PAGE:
A Photographic Novel
The year was 1872 and fighting from the Civil War had nearly torn the United States apart. The young country had survived, but a new one was taking shape directly within its very borders—along the rift of earth and rock they called the Appalachian mountains.
A hardy group of Nordic Americans, disenfranchised with the direction of the American nation, began to carve out a slice of the beautiful land they had come to love. With the United States still reeling from years of conflict, they were able to form their own republic, connected together by the tribal bonds of kinship and the spiritual ties of their Christian faith.
Their fledgling republic would flourish at first. Towns were built. Children were born. An entirely new culture was born from their prosperity, a mix of their Nordic traditions infused with their more recent Christian conversion. But trouble would come. At first, a relentless onslaught of strangers intent upon profiting from their bounty. Later, pressure would mount as the government sought to subsume their land and people back into the states from which they had splintered.
Through an incredible collection of over 400 never-before-seen photographs, Appalachia tells the fascinating story of this forsaken place and its forgotten people, a group of men and women and children who would stop at nothing to defend their faith, the family, and the land they called home.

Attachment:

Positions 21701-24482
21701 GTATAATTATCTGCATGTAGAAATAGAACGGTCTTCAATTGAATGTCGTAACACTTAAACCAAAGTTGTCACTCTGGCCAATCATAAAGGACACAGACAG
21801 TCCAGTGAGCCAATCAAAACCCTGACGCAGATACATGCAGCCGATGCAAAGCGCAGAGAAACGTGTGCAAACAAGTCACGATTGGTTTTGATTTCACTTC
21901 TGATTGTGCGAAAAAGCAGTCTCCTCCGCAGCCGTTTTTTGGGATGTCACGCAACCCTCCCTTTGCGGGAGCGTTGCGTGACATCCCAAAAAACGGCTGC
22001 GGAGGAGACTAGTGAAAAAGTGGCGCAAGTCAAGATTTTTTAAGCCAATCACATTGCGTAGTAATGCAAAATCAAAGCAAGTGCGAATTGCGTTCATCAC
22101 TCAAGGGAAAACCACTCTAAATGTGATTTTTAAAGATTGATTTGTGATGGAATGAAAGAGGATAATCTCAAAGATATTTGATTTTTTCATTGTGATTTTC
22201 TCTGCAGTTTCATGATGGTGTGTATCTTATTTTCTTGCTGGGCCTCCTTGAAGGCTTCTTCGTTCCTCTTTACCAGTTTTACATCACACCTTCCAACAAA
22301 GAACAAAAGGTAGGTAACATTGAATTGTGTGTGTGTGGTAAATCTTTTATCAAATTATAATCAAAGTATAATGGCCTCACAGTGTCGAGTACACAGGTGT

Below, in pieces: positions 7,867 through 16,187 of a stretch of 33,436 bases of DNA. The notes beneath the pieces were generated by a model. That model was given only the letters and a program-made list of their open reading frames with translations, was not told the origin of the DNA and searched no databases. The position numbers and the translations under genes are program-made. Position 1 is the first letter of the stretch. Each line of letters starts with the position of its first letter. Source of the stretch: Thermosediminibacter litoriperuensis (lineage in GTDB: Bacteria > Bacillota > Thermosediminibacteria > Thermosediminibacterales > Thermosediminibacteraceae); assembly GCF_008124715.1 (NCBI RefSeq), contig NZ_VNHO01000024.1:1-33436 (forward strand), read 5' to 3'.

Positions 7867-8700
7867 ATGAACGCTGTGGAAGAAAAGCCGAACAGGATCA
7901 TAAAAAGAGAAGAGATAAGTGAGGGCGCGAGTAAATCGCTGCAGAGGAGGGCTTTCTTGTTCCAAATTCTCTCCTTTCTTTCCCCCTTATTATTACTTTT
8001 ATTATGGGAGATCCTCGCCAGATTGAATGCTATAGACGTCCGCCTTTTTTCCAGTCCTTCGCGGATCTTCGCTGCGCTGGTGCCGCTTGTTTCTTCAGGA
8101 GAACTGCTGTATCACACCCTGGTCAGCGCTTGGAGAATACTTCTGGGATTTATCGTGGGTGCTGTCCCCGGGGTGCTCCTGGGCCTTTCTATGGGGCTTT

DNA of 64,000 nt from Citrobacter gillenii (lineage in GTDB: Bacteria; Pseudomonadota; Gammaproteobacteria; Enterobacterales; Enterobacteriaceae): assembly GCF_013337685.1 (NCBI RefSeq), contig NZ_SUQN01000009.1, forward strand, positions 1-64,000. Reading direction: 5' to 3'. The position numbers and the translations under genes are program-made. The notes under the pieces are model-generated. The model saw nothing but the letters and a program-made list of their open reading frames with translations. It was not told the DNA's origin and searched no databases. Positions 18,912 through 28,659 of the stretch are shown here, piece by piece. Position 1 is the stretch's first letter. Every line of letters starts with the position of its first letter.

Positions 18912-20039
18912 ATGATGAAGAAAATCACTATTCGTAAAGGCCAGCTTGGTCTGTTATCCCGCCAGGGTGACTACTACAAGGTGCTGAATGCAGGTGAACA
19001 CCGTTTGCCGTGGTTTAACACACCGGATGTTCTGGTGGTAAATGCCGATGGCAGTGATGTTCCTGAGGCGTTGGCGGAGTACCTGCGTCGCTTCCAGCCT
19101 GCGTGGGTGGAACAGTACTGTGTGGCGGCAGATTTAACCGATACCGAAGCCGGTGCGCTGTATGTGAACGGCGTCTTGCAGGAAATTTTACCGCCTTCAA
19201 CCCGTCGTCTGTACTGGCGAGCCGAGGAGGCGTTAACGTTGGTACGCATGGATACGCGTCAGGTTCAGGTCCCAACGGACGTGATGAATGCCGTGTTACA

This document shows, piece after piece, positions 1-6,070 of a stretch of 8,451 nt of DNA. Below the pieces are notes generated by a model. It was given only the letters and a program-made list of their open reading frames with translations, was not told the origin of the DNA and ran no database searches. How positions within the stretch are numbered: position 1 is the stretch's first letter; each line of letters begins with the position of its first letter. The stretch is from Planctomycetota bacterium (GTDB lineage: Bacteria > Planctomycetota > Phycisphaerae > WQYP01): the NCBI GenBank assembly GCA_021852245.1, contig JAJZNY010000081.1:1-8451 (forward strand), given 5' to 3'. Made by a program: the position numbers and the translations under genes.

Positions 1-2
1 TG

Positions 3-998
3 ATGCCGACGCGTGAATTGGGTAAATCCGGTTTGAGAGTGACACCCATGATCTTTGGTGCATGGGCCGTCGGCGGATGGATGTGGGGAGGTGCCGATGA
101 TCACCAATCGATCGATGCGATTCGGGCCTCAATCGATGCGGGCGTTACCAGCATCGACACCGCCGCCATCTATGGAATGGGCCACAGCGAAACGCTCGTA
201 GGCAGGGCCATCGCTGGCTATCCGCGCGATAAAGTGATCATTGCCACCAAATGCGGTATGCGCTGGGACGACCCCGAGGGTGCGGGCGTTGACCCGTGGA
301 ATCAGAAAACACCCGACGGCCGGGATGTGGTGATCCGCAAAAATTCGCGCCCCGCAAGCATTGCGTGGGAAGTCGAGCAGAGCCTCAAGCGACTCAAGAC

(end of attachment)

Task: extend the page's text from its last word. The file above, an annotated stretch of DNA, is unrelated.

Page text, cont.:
REVIEWS FOR MAREADY’S OTHER BOOKS
Just finished The Moth and wanted to say you’ve done it again. I had no idea polio was such an interesting story! Please consider doing smallpox next!
Very engagingly written, and HARD to put down! I’ll update when I’m done with the book.
Hard to put this book down! Many people think they know all they need to know about polio, but this book presents its hidden real history in an engaging way, juxtaposing apparently unrelated stories of local life with medical theories and developments, all culminating in revelations that will make you question everything you’ve ever been told about this fearsome disease.
This is a brilliant work. Beautifully told, the story consists of many diverse threads of history, and Forrest Maready weaves them together into the logical fabric of truth that all can now easily understand.
Couldn’t put it down. A most important book. On par with Rachel Carson’s landmark book, Silent Spring.
The Moth in the Iron Lung reads like a suspense thriller of community health. A brilliant and easy book to read!